Today’s blog is different. We have a guest blogger and she is my virtual assistant, Amy Edge. Although Amy is “behind-the-scene”, her role at Gere Consulting is crucial. She makes sure this newsletter is sent every week without fail. She finds attractive visuals and plans the social media calendar. Her support in my business has changed my work for the better. I get to focus on more serving my clients and their HR needs, and less on ancillary tasks.
So what is a Virtual Assistant?
A Virtual Assistant (VA) is an entrepreneur who provides professional administrative, technical or creative assistance to clients from a home office.
You need a VA if…
- You are spending too much of your precious energy and focus on tasks that are not bringing in revenue.
- You feel like you are rushing to catch up.
- You don’t want to miss an opportunity or act on an idea.
- You feel stretched too thin
There are extra benefits to hiring like the accountability of having a team members. It’s a mindset shift when you have a team. You become the CEO of your business and your team supports you as the leader.
Where to start when considering hiring virtual support:
Start by tracking your time for this week. Look at where you are spending your time and if it is focused on the income generating parts of your business. Then, write down all the things you want to start delegating.
- Tasks you don’t enjoy
- Tasks you aren’t good at doing
- Tasks you don’t know how to do
- Tasks that are keeping you from doing what will create income and why you started your business
Where to find a Virtual Assistant:
The best place to find virtual support is to ask your network and other business owners for recommendations. Referrals within your circle often prove to provide long-term relationships.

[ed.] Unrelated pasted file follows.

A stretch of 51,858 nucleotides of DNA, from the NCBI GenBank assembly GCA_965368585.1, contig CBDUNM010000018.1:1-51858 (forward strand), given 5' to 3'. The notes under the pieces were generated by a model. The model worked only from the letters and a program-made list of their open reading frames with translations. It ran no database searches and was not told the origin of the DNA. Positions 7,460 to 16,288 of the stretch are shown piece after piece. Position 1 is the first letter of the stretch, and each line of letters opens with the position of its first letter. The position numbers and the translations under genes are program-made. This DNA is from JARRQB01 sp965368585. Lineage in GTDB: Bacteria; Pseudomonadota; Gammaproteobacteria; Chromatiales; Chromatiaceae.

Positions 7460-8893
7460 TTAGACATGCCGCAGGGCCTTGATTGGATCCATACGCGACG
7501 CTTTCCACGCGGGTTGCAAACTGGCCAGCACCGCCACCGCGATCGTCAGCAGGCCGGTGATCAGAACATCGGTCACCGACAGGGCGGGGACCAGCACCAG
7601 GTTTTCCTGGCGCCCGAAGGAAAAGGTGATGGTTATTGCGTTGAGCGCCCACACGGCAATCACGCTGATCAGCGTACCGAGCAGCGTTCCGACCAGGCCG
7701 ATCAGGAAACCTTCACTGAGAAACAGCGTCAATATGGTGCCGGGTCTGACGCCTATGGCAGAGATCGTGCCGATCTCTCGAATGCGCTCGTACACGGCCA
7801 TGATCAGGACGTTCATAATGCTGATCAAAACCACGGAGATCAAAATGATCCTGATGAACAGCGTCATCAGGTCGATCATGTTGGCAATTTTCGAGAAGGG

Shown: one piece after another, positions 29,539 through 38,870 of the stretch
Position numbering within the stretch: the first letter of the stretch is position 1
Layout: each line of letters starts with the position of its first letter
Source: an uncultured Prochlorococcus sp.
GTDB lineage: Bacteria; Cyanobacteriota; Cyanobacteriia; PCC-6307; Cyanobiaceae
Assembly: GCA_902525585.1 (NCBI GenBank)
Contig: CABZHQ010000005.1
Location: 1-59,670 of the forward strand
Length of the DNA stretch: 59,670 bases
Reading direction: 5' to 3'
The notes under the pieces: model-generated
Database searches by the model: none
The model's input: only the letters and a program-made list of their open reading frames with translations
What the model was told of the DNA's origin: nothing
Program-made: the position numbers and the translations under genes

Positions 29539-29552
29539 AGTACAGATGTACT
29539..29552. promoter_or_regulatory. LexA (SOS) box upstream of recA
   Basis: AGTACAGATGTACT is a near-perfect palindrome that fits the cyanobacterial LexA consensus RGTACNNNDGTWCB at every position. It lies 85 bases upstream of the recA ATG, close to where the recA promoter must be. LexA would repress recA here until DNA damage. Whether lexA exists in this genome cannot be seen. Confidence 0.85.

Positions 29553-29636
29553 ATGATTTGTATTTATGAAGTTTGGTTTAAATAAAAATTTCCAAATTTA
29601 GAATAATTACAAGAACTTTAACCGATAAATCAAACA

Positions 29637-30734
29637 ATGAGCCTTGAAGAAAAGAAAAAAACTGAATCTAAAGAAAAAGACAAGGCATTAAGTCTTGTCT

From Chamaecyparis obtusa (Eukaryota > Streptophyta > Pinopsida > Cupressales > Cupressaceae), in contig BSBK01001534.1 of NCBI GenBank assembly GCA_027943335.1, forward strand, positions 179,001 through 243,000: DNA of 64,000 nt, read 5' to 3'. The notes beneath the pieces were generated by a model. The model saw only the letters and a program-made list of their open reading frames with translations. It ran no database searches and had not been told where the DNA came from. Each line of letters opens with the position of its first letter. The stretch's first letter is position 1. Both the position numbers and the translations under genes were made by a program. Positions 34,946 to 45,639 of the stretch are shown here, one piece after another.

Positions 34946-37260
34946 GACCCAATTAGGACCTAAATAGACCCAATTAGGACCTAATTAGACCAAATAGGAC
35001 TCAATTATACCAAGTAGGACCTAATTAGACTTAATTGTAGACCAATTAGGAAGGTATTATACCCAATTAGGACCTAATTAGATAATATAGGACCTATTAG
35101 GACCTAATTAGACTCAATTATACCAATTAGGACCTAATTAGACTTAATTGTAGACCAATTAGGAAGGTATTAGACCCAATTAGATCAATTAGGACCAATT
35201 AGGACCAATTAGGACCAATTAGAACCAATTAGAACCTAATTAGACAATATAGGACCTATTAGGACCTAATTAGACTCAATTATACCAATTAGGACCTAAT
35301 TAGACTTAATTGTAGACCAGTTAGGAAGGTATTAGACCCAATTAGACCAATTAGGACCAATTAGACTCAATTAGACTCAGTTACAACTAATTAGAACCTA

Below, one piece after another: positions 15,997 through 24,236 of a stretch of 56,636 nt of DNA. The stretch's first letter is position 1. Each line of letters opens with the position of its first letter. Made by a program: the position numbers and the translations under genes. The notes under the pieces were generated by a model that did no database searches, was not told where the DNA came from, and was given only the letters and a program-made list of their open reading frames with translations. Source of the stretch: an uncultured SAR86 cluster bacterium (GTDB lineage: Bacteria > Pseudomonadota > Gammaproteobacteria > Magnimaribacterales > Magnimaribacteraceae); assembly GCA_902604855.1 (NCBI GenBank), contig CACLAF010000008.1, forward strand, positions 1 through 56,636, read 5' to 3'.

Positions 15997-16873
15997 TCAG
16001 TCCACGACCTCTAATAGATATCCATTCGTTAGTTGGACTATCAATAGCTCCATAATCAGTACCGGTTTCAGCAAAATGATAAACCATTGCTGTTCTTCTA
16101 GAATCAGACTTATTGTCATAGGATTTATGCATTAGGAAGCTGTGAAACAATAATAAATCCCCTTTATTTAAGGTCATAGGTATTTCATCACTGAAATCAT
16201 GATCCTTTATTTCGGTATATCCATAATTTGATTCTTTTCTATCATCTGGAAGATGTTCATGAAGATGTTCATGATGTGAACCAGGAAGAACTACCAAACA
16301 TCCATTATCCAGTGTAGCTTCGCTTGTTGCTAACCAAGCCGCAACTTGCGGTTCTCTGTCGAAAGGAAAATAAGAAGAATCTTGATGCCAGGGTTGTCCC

Another option is to search social media such as LinkedIn and Facebook (specifically Facebook groups) for a virtual Assistant. This is a great resource since most will have reviews or recommendations from their current and past clients.
I would strongly urge you to bypass websites such as Upwork or Fiverr when you are ready to partner with a virtual assistant. Although these sites may boast lower hourly rates for their freelancers, you are not going to establish the same type of relationship if you partner with a solo virtual assistant. More often than not, solo virtual assistants create a stable and personal relationship with their clients which produces higher quality work and support.
Tips for success when working with a virtual assistant:
– Start working with your VA at a slow pace, this ensures you both work well together and you will have a successful partnership. I recommend starting with one – two tasks, see how those go and then begin to increase the workload.
– Determine what your pain points are in your business then document the systems in your business so they are ready to handoff to a VA. Use a project management platform like Asana or an outline in a Google Doc.
– Sharing your passwords and access with another person who you don’t know can be worrisome. To avoid this fear and streamline your system, I encourage you to utilize a password encryption tool like Lastpass to securely give access to your assistant (it is a free service).
To be successful, you have to trust your VA. Yes, it’s scary, but you are now a team. Questions? Send Amy an email and see how a virtual assistant can change your business for the better.